DIY blog

Personal tech blog focused on cars, 3D printing, and DIY electronics.

A 3D Scanner Example

Here’s an example of how I went from a 3D scan to a part I could modify

Scanned object

Below is an example of a scanned object without being updated. Looks pretty good right? Yes and no.

Screen Shot 2019-08-15 at 7.19.57 PM.png

If you’re designing a new part based off of this, there are several issues you run into:

  • Surfaces aren’t flat - When recreating this, you’ll want flat surfaces, but the scanned object is so precise you’ll get points +/- 0.05mm!

  • Edges are usually rounded - Usually designers make things rectangular first, then round the edges and corners.

The next screenshot is an example of this. You can see tiny bumps in the surface, and as such will make it hard to recreate.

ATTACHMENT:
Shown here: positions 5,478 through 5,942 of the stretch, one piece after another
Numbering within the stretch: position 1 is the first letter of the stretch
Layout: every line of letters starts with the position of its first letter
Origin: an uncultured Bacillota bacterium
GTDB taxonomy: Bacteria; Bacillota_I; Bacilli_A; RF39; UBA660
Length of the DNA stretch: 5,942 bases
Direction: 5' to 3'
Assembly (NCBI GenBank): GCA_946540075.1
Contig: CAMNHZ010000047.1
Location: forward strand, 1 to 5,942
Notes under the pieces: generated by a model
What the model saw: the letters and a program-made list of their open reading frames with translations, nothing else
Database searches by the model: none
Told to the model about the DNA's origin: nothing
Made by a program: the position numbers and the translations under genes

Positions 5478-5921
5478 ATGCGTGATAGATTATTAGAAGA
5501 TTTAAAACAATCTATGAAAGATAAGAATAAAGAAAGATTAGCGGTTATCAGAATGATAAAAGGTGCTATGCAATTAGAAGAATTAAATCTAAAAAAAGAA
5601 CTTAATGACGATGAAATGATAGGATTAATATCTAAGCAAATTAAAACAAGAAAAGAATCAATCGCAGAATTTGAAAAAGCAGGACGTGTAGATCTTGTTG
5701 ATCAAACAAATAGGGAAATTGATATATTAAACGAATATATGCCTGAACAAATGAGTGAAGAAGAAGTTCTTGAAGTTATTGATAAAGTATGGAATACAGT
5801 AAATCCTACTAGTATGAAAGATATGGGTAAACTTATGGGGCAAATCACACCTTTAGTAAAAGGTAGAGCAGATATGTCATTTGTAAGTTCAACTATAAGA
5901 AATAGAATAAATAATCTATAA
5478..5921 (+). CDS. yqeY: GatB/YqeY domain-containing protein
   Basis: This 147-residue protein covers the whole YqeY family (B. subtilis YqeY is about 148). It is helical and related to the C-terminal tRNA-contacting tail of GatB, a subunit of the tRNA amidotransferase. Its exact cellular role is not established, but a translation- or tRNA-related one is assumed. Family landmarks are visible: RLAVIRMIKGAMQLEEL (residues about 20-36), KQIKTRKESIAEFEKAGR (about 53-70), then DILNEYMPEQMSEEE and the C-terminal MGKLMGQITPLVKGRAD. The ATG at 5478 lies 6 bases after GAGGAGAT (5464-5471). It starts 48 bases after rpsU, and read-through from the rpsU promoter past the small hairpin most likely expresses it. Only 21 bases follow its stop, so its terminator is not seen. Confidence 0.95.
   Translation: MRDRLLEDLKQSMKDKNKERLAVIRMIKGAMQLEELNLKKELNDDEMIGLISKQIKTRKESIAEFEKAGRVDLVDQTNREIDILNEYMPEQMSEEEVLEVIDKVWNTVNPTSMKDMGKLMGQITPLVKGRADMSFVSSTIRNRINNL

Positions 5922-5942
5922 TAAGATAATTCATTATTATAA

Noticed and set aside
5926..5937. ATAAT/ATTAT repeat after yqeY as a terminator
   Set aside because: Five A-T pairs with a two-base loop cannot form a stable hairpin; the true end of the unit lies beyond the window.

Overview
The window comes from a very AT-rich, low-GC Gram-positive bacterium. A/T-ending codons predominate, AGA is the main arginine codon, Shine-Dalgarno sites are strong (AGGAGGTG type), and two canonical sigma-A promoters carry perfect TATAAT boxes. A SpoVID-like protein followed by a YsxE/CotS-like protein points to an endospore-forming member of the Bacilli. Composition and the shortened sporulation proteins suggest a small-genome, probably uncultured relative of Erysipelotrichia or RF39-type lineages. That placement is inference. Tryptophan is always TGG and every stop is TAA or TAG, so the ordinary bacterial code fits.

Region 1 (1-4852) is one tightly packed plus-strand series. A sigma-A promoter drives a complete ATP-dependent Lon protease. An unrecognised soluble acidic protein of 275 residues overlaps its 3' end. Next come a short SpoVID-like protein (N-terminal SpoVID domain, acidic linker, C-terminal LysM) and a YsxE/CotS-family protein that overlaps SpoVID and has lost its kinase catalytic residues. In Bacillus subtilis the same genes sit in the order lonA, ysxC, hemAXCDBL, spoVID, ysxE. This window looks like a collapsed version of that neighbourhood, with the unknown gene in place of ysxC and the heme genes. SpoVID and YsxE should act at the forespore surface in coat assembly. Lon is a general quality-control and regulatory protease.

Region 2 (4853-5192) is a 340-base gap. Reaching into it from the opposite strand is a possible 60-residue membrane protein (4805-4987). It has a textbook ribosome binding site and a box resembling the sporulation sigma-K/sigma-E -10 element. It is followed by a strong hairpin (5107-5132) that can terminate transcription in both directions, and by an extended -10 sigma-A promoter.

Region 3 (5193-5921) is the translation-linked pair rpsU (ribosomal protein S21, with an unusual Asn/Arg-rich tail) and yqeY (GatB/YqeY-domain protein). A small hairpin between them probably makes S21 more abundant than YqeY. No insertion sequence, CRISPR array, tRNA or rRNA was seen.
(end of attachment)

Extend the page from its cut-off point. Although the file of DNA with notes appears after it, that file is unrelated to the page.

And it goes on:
Screen Shot 2019-08-15 at 7.21.22 PM.png

So what I ended up doing was using the 3D scan as a reference and I measured parts to get accurate dimensions. This works well enough, but sometimes it can get you into some weird places. Anyway, here’s some pics of that.

Overall, this took me about 4 hours from start to finish, and I haven’t even printed the part yet. I plan to use this as a base to add modifications to.